'Only the Brave' is gripping story of firefighting heroes
Wildland firefighting is a mysterious art: a delicate dance with a raging, unpredictable force. It's bested only with a unique mastery of weather, fuel and wind to extinguish fire with fire itself.
If our image of firefighting is a big red truck and a hose, "Only the Brave," directed by Joseph Kosinski, tweaks that image, introducing audiences to a crew of yellow-shirted mountain men wielding chainsaws and pickaxes, firefighters battling fire with ditches and torches.
"Only the Brave," written by Ken Nolan and Eric Warren Singer, is based on the GQ article "No Exit," by Seth Flynn, which recounts, in efficient and devastating detail, the 2013 Yarnell Fire in Arizona and the Granite Mountain hotshots crew. The film lifts these men from the page and brings them to life.
Kosinski, who has a background in architecture, is known for his meticulous visual style and digital effects. That has made for some coolly stylish, if emotionally remote films, but "Only the Brave" is decidedly warm-blooded, thanks to the detail brought to the characters and their relationships, which are the priority.
Kosinski and the writers studiously lay out the necessary parts and tools for this affecting story in the same way that Eric Marsh (Josh Brolin) packs his knapsack with gear. Training montages, pranks and close calls demonstrate the way these men use their tools in the wilderness — swiftly cutting "lines" in the ground, cutting down trees, and using flame against flame. We understand the danger when we see their last resorts, protective foil shelters, unfurled in drills and pranks, and hopefully, never in the field.
The focus on protocol, procedure and planning is tantamount to the way this story unfolds, but it's also a reflection of the way Eric's mind works, and the way he leads his team. He doggedly pursues a Type 1 certification unheard of for his municipal department and inspires the group of roughneck men to follow him into the fire with a potent blend of passion, dedication, obsession and preparation. That obsession often puts him at odds with his wife, Amanda (Jennifer Connelly), a headstrong, loving woman who rehabilitates horses, and often her husband too.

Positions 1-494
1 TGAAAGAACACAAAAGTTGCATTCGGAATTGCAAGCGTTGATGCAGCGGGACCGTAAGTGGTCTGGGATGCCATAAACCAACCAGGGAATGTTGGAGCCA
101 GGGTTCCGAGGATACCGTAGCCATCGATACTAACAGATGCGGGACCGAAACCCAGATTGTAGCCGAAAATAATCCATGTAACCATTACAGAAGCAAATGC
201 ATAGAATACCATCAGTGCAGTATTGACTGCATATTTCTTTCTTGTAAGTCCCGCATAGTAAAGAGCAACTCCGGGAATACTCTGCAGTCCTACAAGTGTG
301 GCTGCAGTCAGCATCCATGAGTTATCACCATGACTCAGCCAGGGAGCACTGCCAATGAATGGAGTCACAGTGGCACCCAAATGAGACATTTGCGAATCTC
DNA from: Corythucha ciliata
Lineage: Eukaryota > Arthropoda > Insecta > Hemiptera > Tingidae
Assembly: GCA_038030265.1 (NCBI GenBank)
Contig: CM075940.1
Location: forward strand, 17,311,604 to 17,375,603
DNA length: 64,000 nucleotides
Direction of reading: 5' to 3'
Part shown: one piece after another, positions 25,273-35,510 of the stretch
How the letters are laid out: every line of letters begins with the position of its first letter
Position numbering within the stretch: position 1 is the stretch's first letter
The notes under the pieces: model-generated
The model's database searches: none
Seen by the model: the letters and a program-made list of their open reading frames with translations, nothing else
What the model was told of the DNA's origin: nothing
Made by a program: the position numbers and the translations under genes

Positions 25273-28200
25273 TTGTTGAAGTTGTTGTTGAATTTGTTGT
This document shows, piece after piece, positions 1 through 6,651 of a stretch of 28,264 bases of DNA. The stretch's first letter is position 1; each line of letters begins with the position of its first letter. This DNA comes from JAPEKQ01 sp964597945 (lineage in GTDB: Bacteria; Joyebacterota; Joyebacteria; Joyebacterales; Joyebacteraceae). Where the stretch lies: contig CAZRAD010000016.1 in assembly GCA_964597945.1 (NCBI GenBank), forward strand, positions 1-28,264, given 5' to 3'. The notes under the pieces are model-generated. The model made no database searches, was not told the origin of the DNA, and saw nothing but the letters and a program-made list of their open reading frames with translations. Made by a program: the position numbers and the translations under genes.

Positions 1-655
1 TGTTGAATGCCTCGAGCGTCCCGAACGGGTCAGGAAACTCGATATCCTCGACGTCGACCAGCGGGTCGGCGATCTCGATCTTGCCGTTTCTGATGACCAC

Brolin, bearded and soot-streaked, has never been better, in a role that seems written for him. His Marsh is tough, gritty and fair, but his brand of masculinity, which his men imitate, draws its strength from vulnerability and fellowship.
"Only the Brave" celebrates the jocular, physical friendship of men, as mentors, brothers, enemies, and co-workers.
James Badge Dale is excellent in a supporting role as Marsh's hard-charging deputy, while Taylor Kitsch steals every scene he's in playing an impishly charming dirtbag. But the film revolves around the relationship between Marsh and Brendan McDonough (Miles Teller). Skittish McDonough, nicknamed Donut, is a former junkie who applies for the squad when he becomes a father. Marsh recognizes himself in Donut and takes a chance on him.
While Kosinski's film works thanks to its big beating heart, he never sacrifices the visuals. The wilderness aflame is a stunning, surreal and terrifying beauty: pines falling off cliffs, sending up a fireworks show; nightmares of burning bears charging through the woods. The majesty of these images is in service of the story and the people in it — a true-life tale that will grasp onto your heart and hold on long after the credits roll.
'ONLY THE BRAVE'
4 out of 4 stars
Cast: Josh Brolin, Miles Teller, James Badge Dale, Taylor Kitsch, Jeff Bridges, Jennifer Connelly, Andie MacDowell
Directed by Joseph Kosinski
Running time: 2 hours, 13 minutes
Rated PG-13 for thematic content, some sexual references, language and drug material.